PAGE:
'Jeopardy!' host Trebek says he has pancreatic cancer
LOS ANGELES — "Jeopardy!" host Alex Trebek said he has been diagnosed with advanced pancreatic cancer but intends to fight the disease and keep on working.
In a video posted online Wednesday, the 78-year-old said he was announcing his illness directly to "Jeopardy!" fans in keeping with his longtime policy of being "open and transparent."
He's among 50,000 other American who receive such a diagnosis each year, Trebek said. Normally, the "prognosis for this is not very encouraging, but I'm going to fight this, and I'm going to keep working."
Trebek said he plans to beat the disease's low survival rate with the love and support of family and friends and with prayers from viewers.
He lightened the difficult message with humor: He said he must beat the odds because his "Jeopardy!" contract requires he host the quiz show for three more years.
Trebek, who holds a philosophy degree from the University of Ottawa, was a TV and radio reporter for the Canadian Broadcasting Corp. before moving to the United States. He became a U.S. citizen in 1998.
He's won five Emmys as best game show host and received a lifetime achievement award from the TV academy in 2011.
Kelly back in jail after interview
CHICAGO — R. Kelly's day began with a nationally televised broadcast in which he whispered, cried and ranted while pleading with viewers to believe him: He'd never had sex with anyone under 17 and never held anyone against her will.
The day ended with a trip to jail after the embattled R&B singer told a judge he could not pay $161,000 in back child support he owes his children's mother.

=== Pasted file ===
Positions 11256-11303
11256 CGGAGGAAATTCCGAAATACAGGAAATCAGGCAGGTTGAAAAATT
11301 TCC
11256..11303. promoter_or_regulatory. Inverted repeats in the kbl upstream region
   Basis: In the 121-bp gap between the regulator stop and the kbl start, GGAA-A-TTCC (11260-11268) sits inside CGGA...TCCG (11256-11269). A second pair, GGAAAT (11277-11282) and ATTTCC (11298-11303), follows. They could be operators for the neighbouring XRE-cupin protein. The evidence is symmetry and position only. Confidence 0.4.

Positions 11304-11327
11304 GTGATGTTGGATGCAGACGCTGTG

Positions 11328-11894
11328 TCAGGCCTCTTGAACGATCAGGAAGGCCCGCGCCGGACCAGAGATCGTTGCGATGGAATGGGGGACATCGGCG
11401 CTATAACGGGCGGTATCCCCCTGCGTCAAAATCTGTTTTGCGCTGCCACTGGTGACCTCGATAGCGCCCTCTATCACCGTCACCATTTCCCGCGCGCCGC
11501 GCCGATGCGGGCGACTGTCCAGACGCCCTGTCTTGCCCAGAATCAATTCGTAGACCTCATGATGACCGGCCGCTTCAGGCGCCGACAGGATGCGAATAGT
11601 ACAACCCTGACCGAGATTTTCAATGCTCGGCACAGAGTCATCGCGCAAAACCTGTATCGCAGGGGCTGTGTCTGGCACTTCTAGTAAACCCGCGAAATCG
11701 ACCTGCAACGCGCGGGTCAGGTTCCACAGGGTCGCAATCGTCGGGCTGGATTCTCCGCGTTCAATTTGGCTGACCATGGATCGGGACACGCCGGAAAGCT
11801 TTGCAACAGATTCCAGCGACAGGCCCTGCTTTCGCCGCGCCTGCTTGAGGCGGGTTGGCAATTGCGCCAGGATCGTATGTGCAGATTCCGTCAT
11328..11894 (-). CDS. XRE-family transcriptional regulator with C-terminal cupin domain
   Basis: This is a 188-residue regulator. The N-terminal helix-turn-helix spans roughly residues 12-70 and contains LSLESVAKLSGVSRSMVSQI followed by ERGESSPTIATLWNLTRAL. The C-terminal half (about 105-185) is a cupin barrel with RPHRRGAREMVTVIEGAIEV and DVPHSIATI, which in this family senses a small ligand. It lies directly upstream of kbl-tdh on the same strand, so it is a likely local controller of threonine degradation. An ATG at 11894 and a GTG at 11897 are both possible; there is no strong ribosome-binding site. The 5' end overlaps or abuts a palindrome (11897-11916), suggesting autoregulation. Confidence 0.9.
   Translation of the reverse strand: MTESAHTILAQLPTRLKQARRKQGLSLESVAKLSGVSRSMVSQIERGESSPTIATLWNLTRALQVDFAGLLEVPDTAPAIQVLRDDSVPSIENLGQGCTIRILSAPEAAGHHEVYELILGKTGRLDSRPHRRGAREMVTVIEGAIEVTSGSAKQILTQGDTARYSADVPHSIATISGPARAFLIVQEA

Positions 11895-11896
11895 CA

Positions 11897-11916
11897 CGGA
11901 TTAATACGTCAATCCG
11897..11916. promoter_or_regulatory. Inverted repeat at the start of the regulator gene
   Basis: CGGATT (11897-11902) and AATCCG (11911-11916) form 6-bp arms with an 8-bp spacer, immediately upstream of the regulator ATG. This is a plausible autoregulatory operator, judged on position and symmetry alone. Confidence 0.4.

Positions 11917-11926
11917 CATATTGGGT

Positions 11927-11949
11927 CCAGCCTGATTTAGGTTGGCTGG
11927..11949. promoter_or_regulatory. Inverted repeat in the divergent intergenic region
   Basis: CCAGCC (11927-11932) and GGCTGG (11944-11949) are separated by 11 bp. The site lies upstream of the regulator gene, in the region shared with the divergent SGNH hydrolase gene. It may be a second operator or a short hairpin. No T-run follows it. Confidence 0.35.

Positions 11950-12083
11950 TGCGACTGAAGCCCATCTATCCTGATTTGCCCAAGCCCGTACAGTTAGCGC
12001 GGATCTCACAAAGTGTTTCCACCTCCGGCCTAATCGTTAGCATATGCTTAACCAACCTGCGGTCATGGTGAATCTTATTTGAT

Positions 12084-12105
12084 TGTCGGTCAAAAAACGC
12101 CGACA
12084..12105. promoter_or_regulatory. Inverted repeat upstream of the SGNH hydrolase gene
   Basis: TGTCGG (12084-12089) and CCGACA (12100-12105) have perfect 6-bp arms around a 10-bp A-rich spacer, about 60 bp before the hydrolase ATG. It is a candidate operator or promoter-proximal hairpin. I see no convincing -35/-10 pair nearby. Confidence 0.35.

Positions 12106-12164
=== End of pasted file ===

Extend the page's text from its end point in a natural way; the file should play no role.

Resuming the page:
Kelly no doubt hoped the raw interview aired Wednesday on "CBS This Morning" would help sway public opinion about the charges filed last month that accuse him of sexually abusing three girls and a woman. The interview was his first public defense since being charged and the first time he addressed allegations in the Lifetime series "Surviving R. Kelly," which aired in January. The documentary alleged that he held women captive and ran a "sex cult."
But experts said his appearance was also risky and could backfire if it gives prosecutors more information to use against him at trial. That's why most defense attorneys urge clients to keep quiet.
"In my history as a prosecutor, I loved it when a defendant would say things or make comments about his or her defense," said Illinois Appellate Judge Joseph Birkett, who said he did not watch the Kelly interview and was speaking only as a former prosecutor. "I would document every word they said ... (and) I could give you example after example where their statements backfired."
Hours later, Kelly went to the child-support hearing "expecting to leave. He didn't come here to go to jail," said his publicist, Darryll Johnson, who said Kelly was prepared to pay $50,000 to $60,000. He said Kelly did not have the whole amount because he has not been able to work.
A spokeswoman for the Cook County Sheriff's Office said Kelly would not be released from jail until he pays the full child-support debt. His next hearing was scheduled for Wednesday, March 13.